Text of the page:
Jake Kessler will soon complete his graduate studies at Full Sail University and enter the world of professional video game production. I think that’s pretty cool. Jake also happens to be my cousin. I’m Dan Copulsky, and Jake answered my questions by email in June 2010.
You’re currently finishing up a Master of Science in Game Design. What coursework does that entail, and what will having that degree mean you know?
The program is called Game Design, but it’s really more game production. My classmates and I are being trained as producers—which is sort of industry slang of middle managers. We know the ins and outs of the development process, we know how to motivate people, we know how to organize tasks and manage the asset pipeline, but we don’t typically do any coding or create any art. Any code or art background we might have is now an ancillary skill; it’s not core to what we do. The design part does come in a little bit—we are expected to be designers as well as producers—but the largest part of our training here is in production.
The GDMS program here at Full Sail University is a 12-month program, which is a pretty radical schedule. Each of my classes has been ten eight-hour sessions, and every four weeks I’m finishing one class and starting another. As for the coursework itself, that varies somewhat from class to class. One month in my Project Management Principles class, the seven of us who were students that month had to collaborate on all the assignments, taking turns being in charge of the team. Together we created a 300+ page Project Management Plan for a hypothetical game project, complete with budget estimates, policies and procedures, milestone scheduling, risk management, and a dozen other things. We did all the pieces one at a time, and then when it was done we had to take that 300 page conglomeration of everyone’s work and make it fit together as though one person wrote it. That was four weeks. That fast pace is demanding—there’s a joke about Full Sail students only sleeping on the weekends—but it’s forced me to become a better student. When all of your work for a semester is due in under four weeks, you don’t have time to procrastinate. You get a lot of those bad habits blasted out of you.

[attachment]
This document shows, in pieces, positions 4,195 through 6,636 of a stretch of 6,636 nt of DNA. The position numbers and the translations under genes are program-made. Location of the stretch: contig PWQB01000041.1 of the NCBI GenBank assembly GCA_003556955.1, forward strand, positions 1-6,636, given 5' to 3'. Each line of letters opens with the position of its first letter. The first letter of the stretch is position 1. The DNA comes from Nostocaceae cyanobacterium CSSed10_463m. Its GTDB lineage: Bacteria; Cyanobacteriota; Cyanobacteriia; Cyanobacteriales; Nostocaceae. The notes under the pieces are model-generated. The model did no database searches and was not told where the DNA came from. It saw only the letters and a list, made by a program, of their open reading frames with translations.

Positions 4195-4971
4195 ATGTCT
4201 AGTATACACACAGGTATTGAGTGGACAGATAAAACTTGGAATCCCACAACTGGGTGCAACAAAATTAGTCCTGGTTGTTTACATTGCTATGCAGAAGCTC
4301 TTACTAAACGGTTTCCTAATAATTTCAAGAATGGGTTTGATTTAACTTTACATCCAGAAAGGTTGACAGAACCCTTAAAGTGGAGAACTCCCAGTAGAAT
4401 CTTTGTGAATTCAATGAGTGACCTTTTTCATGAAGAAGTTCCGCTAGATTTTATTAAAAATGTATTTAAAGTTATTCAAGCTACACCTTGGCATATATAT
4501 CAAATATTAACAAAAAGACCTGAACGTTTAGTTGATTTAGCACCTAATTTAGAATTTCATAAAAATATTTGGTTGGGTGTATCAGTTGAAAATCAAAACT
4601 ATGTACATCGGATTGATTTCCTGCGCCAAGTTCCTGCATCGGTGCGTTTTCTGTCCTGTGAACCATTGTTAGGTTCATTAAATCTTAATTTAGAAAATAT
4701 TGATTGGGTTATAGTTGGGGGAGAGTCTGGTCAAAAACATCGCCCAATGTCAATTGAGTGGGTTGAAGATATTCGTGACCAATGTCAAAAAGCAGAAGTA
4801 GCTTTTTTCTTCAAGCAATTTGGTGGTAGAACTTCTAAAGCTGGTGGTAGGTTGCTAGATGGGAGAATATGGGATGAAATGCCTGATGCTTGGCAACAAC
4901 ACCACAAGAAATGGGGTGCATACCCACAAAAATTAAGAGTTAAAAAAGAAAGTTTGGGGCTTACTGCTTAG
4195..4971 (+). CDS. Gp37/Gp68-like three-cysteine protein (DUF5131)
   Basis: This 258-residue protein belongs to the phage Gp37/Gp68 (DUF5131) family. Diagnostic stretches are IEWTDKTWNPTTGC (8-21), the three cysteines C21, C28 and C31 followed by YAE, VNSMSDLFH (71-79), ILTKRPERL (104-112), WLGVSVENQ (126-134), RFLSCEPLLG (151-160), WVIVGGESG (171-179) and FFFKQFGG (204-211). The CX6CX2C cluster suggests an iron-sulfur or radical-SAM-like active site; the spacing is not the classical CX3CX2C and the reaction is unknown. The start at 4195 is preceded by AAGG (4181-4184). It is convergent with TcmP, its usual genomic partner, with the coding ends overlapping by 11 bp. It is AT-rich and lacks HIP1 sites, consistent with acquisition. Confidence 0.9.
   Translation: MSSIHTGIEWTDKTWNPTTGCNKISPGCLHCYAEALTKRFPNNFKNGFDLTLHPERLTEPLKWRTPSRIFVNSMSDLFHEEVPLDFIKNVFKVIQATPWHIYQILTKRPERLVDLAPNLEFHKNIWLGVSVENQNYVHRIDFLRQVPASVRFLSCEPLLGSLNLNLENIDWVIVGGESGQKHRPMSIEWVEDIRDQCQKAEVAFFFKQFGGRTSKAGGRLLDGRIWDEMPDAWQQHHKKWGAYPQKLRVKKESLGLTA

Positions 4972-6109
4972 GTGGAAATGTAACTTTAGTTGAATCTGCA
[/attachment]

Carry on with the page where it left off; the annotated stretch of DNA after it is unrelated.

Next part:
So the first seven months go like that. Then the last five months of the program are Final Project, where we masters students are put in charge of a team of ten or so undergraduate students who are being trained as Game Developers (programmers) or Game Artists. As a team, we have five months to basically go from concept to a finished game, pretty much on our own. At the same time as all of this, each of us masters students are also writing a thesis—a 30-page academic research paper on a subject of our choosing. So we have to balance our time between managing the team and making sure all our research and writing and editing gets done. It’s hard sometimes, having to multitask like that, when you really want to be focusing on one thing more than the other.
I know you’ve loved playing and creating games for years. How did your interest in games develop and become something you wanted to pursue as a career?
When I was in high school, the coolest game I’d ever played was StarCraft by Blizzard Entertainment. It was a pretty neat RTS (real-time strategy game) with a cool story and these great little scripted conversations between the characters. But the best thing about it was that it came packaged with Blizzard’s proprietary level editor at no extra charge. So as soon as I bought the game I had access to most of the tools that were used to make the game. I could jump right in and make scripted levels every bit as in-depth and polished as the ones in the game itself. Then Blizzard released WarCraft III, which was StarCraft in 3D with exponentially more features, and once again they included a World Editor. The ability to make levels that matched the complexity of Blizzard’s games was put directly into my hands.
So making maps for these games became a sort of hobby for me throughout high school and undergrad. I was studying Writing at Florida State, and in between assignments and going out and doing college-y things with my friends, I was making all kinds of levels and maps and campaigns. Some of them were more RPG-esque, where you had a hero character you would level up by fighting monsters and learning spells, and others were things like tower defense or more traditional RTS maps. The great thing about these editors is they didn’t require you to know code or being able to create your own 3D models—all of that was done for you—so you were able to go straight from concept into really rapid prototyping. It let me focus a lot on the design aspects of making a game rather than get bogged down with technical constraints.
But it was only ever a hobby. Around the end of undergrad, though, I was at a crossroads. I was trying to figure out what I wanted to do with the next 30-40 years of my life. I had studied Writing but come out with the surprising realization that I didn’t love it as much as I thought. I was looking in a few other directions—law, teaching, I was even a Campus Ministry coordinator for a year—but I knew if I could find something I loved I’d be so much happier. My best friend has a diagram tacked up on his kitchen wall, and it’s got three circles labeled “Things I Love Doing,” “Things I Am Good At,” and “Things People Will Pay Me to Do.” The overlap between all three is supposed to be what will make you happiest for your career. One day I just woke up and realized, that’s games for me.